An article in the Huffington post by Alyssa Bird has listed Saint Lucian born Chef Nina Compton’s Compère Lapin restaurant among “the best new restaurants around the world.” “Compère Lapin, set on the ground floor of the Warehouse District’s Old No. 77 Hotel & Chandlery, marries the flavors of her native St. Lucia, her experience cooking French and Italian cuisine, and ingredients from the surrounding Gulf area,” writes Bird.
Chef Nina Compton became a household name here in Saint Lucia and garnered much international attention when she competed on Bravo TV’s “Top Chef” in 2013. Compton didn’t win; she came in second. But the viewers, charmed by her smile, her Saint Lucian warmth and accent combined with an uncanny prowess in the kitchen, voted her fan favourite.
At the time, she was the chef de cuisine at Scarpetta, celebrity chef Scott Conant’s Miami restaurant. However, her time on “Top Chef” is why people now stop her on the streets and asks for pictures and autographs. It’s why she received offers to write books and open restaurants. And why she was named Saint Lucia’s first culinary ambassador. It’s also why Compton was given the opportunity to move to New Orleans, where she and husband Larry Miller opened Compère Lapin back in June of this year.
A few rabbit images invoke the restaurant’s namesake, a mischievous Br’er Rabbit-like character immortalized in Saint Lucian folklore. Chef Nina Compton combines her Saint Lucian upbringing with her background in French and Italian cuisine on the menu to make flavorful and unique dishes. Curried goat, Compton’s comfort food, is on the menu with plantain gnocchi. There is also dirty rice arancini and corn basted with jerk-seasoned butter and topped with crispy chicken skins.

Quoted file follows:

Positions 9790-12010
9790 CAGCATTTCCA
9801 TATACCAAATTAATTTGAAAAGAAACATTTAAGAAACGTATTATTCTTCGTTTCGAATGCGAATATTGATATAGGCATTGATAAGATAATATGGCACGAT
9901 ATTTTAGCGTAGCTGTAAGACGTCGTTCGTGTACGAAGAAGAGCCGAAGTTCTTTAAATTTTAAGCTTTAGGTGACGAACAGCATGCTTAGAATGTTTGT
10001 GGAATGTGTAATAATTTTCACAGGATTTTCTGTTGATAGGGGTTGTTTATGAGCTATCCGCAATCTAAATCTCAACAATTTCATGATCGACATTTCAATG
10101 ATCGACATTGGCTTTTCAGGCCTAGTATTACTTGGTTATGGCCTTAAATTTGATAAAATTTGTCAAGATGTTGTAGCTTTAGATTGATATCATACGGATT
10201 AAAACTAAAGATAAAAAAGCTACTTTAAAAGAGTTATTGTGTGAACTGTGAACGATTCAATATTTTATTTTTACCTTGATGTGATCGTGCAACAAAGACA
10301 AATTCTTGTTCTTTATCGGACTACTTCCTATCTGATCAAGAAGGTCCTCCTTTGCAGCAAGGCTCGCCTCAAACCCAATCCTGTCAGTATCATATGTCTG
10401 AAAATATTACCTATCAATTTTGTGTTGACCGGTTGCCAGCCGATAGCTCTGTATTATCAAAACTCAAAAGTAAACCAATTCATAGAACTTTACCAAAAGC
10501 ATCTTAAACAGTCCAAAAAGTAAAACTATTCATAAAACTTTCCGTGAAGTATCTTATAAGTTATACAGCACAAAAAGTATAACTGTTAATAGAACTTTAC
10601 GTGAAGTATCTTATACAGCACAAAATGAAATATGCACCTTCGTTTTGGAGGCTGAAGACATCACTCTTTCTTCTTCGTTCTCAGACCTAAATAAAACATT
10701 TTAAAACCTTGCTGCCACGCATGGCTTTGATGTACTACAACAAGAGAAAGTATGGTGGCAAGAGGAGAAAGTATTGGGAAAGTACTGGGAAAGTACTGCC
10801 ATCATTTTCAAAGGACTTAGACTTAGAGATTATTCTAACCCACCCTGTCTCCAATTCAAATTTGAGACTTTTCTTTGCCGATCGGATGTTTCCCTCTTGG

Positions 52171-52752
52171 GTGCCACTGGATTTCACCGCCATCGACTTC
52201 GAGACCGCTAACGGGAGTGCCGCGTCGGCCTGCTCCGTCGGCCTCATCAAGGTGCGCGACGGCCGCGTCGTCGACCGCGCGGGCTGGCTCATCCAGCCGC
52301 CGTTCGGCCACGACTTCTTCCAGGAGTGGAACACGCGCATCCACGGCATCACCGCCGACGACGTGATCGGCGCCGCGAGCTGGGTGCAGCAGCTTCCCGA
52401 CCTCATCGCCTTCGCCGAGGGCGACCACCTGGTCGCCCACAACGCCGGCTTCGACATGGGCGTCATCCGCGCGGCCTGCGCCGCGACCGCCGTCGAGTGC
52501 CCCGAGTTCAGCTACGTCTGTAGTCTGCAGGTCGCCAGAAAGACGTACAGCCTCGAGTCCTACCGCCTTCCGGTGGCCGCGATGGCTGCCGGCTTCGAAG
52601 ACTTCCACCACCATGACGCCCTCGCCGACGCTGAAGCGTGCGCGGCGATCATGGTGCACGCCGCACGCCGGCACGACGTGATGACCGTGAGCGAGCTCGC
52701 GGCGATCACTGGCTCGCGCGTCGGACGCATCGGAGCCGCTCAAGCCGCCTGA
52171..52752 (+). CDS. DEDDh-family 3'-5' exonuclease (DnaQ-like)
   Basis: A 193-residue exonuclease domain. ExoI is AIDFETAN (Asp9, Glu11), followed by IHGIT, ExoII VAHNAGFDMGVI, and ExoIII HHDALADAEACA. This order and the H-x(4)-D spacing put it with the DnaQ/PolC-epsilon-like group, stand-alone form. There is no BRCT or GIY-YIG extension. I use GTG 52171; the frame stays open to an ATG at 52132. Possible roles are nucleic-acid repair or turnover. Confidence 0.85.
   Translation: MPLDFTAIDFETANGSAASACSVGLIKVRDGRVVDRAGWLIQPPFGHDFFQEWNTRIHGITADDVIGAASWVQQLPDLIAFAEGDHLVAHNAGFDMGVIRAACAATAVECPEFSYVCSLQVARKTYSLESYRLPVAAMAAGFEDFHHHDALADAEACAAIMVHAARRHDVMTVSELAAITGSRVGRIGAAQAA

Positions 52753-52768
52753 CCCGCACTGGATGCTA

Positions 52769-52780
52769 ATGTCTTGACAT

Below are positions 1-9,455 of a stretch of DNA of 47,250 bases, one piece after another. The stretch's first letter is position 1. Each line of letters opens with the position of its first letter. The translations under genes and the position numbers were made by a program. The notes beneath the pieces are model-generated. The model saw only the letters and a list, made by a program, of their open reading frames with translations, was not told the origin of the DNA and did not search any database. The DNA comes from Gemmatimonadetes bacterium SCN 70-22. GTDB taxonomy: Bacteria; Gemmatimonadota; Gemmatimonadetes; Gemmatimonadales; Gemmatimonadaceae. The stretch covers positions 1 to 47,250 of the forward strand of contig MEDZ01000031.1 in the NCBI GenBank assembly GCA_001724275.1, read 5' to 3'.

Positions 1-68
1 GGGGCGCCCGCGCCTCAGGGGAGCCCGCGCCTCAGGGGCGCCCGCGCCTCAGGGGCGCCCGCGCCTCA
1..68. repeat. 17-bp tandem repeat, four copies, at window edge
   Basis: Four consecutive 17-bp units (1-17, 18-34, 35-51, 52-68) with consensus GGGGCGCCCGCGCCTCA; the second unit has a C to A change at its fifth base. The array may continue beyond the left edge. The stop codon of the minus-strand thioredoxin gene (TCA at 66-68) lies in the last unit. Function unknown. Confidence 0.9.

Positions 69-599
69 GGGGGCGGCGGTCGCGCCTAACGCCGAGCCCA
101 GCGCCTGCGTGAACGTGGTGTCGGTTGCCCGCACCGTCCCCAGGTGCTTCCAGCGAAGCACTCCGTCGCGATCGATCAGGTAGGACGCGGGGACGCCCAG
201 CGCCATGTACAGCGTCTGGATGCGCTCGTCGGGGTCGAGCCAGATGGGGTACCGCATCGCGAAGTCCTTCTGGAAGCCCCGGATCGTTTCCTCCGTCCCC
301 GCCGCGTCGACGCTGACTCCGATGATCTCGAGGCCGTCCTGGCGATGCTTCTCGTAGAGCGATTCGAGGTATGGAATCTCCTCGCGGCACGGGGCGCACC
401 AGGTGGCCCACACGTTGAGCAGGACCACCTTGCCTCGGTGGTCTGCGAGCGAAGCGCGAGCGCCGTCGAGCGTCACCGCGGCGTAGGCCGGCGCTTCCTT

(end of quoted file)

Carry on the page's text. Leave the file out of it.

“I have never been to St. Lucia, the island where Nina Compton was born. But after years of consuming tourist propaganda about the Caribbean, I can imagine (or so I think) what it must be like. And my first impulse, when eating at Compton’s new restaurant Compère Lapin, is to latch onto the exotic, tropical flavors” wrote Todd A. Price for the Times – Picayune.
He goes on: “Bits of conch hide in the crisp croquettes, stacked two-by-two like Lincoln Logs and scattered with crunch salt crystals. The grilled corn, a play on Mexican elote with aioli smeared across the top, is charred and rubbed with jerk seasoning. A tingling halo of heat hovers around many of Compton’s dishes. The dishes even have their own color palette. The green tones are creamy, like the flesh of an avocado. The pici pasta, tossed with diced squash and nuggets of lobster, has the pale red shade of a boiled crustacean’s shell. Around the glistening snapper topped with citrus, chives and curling fennel is a swirl of orange oil, which has the bright hue of the kind of tropical sunset seen only in paintings.”
Chef Nina Compton’s philosophy for Compère Lapin: Meals aren’t about trends, shock value, or opulence. “Meals are about moments, memories and those who surround you at your table. We believe in the complexity of simplicity, and the power of pure flavors. Our histories, vast and varied, deserve to be memorialized and romanticized by dishes that at once remind us of home and transport us to somewhere new. We don’t make food for everyone else, we make food for you.”